Appeals Court Supports UPS, Reverses US Tax Court
The appeals court found that the Internal Revenue Service and U.S. Tax Court had been wrong when they said UPS had attempted a "sham transaction" to avoid its tax obligations.
After reversing the 1999 decision, the appellate court then sent the case back to the Tax Court, saying any claims by the IRS should be analyzed under provisions of the tax code cited by UPS.
"The sophistication [of the insurance revisions] does not change the fact that there was a real business that served the genuine need for customers to enjoy loss coverage and for UPS to lower its liability exposure," the court majority wrote in a 16-page opinion June 21. "We therefore conclude that UPS' restructuring of its excess-value business had both real economic effects and a business purpose, and it therefore under our precedent had sufficient economic substance to merit respect in taxation."
Based on the original Aug. 9, 1999 Tax Court decision, which applied to the 1984 tax year, UPS estimated its potential liability at $1.8 billion for all subsequent years if the ruling were allowed to stand. The company then recorded a special tax assessment on its books of $1.786 billion, reducing its income for the second quarter of 1999 by a net $1.442 billion.
Without conceding liability, UPS then paid $1.8 billion into a special account with the IRS, pending a decision by the 11th Circuit Court of Appeals. The balance will remain in place pending further proceedings.
"This case was much more to us than a dispute over tax regulations and tax code interpretations, because we hold nothing more sacred than our reputation," UPS chairman/CEO Jim Kelly said. "So we are extremely pleased the original opinion has been reversed."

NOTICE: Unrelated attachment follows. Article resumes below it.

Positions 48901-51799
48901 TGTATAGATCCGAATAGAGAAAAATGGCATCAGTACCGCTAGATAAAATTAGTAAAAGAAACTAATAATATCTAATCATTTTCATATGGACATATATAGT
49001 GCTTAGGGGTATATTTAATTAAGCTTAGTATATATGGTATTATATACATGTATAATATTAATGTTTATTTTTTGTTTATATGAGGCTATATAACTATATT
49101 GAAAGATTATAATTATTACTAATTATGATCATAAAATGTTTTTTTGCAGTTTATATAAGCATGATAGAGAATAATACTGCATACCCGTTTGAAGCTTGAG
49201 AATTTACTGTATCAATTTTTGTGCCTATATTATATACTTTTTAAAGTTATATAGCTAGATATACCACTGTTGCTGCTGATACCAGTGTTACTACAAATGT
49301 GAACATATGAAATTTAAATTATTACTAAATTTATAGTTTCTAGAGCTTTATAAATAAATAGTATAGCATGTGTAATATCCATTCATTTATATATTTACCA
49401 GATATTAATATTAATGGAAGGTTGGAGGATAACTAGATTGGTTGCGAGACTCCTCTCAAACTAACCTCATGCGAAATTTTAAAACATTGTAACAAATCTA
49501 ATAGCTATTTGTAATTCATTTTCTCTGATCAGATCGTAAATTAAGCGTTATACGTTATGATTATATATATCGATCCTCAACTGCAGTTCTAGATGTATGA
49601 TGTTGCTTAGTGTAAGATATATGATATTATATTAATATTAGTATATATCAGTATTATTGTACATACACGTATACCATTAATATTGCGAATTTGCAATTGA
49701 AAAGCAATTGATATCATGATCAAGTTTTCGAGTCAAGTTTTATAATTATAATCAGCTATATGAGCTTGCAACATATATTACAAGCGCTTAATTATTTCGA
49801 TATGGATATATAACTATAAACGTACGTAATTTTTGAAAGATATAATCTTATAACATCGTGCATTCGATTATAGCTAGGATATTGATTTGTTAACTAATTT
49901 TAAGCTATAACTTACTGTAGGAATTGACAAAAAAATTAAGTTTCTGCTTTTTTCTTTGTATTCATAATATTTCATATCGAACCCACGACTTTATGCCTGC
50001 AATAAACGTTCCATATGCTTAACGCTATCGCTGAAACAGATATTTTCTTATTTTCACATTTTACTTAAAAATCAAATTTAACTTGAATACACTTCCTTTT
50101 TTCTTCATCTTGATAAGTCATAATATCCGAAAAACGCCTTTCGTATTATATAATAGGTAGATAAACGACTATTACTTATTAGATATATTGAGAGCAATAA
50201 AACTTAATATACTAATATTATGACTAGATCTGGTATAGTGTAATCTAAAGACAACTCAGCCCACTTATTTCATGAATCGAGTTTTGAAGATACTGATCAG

The case, known as UPS vs. Commissioner of Internal Revenue, was argued before the appeals court on March 7. The case focused on the manner in which UPS decided to exit the excess value coverage business in 1984, creating an independent company known as Overseas Partners Ltd. OPL subsequently based itself in Bermuda and grew into one of the largest re-insurance companies in the world.
Prior to 1984, UPS provided excess value coverage itself. After creating and spinning off OPL, UPS engaged another U.S. company, National Union Fire Insurance Co., to provide the insurance bought by UPS shippers.
The IRS argued in 1997 that UPS had created OPL solely to avoid federal taxes and that UPS must pay federal taxes on OPL's income. UPS disputed the IRS' position, saying it had followed all applicable laws and tax regulations in establishing OPL. In its ruling last week, the appeals court ruled "that OPL is an independently taxable entity that is not under UPS' control."